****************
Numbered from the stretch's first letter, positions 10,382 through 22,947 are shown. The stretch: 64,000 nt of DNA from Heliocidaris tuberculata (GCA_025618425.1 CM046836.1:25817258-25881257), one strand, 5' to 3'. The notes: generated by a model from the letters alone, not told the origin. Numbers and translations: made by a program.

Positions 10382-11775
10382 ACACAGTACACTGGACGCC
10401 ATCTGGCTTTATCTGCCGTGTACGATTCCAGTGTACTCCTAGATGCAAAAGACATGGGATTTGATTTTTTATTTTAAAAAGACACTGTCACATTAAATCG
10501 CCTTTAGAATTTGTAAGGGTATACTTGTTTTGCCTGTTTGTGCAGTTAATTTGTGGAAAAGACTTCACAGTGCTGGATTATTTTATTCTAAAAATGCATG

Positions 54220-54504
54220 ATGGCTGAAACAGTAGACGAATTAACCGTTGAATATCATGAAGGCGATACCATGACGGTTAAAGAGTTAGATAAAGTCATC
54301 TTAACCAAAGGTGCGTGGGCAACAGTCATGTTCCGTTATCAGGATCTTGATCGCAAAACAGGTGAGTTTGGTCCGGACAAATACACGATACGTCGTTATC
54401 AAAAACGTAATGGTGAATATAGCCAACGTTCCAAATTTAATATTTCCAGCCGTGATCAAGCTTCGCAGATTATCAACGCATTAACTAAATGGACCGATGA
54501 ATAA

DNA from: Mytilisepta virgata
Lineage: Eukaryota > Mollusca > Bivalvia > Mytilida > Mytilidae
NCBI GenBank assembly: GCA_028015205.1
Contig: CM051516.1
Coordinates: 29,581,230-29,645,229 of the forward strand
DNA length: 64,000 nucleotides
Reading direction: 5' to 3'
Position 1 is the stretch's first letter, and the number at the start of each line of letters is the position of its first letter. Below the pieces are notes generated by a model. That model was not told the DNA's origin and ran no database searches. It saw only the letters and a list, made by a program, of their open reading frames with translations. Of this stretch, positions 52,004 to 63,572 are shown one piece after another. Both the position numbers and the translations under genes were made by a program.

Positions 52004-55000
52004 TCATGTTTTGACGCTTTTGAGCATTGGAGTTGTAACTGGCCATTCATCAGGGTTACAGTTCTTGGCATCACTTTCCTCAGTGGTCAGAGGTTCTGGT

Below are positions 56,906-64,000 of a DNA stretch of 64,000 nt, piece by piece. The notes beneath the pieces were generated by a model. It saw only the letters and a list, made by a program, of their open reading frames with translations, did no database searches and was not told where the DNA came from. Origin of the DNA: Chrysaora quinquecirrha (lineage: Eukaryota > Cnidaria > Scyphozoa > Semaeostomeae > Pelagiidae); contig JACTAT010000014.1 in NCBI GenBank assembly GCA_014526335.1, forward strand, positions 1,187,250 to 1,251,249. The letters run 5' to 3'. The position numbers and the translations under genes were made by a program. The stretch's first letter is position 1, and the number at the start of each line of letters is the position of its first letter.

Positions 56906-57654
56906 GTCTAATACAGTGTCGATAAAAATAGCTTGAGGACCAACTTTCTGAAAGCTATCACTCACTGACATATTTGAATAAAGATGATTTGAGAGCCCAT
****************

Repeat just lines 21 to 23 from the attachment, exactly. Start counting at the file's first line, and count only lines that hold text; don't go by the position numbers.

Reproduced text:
Below are positions 56,906-64,000 of a DNA stretch of 64,000 nt, piece by piece. The notes beneath the pieces were generated by a model. It saw only the letters and a list, made by a program, of their open reading frames with translations, did no database searches and was not told where the DNA came from. Origin of the DNA: Chrysaora quinquecirrha (lineage: Eukaryota > Cnidaria > Scyphozoa > Semaeostomeae > Pelagiidae); contig JACTAT010000014.1 in NCBI GenBank assembly GCA_014526335.1, forward strand, positions 1,187,250 to 1,251,249. The letters run 5' to 3'. The position numbers and the translations under genes were made by a program. The stretch's first letter is position 1, and the number at the start of each line of letters is the position of its first letter.

Positions 56906-57654
56906 GTCTAATACAGTGTCGATAAAAATAGCTTGAGGACCAACTTTCTGAAAGCTATCACTCACTGACATATTTGAATAAAGATGATTTGAGAGCCCAT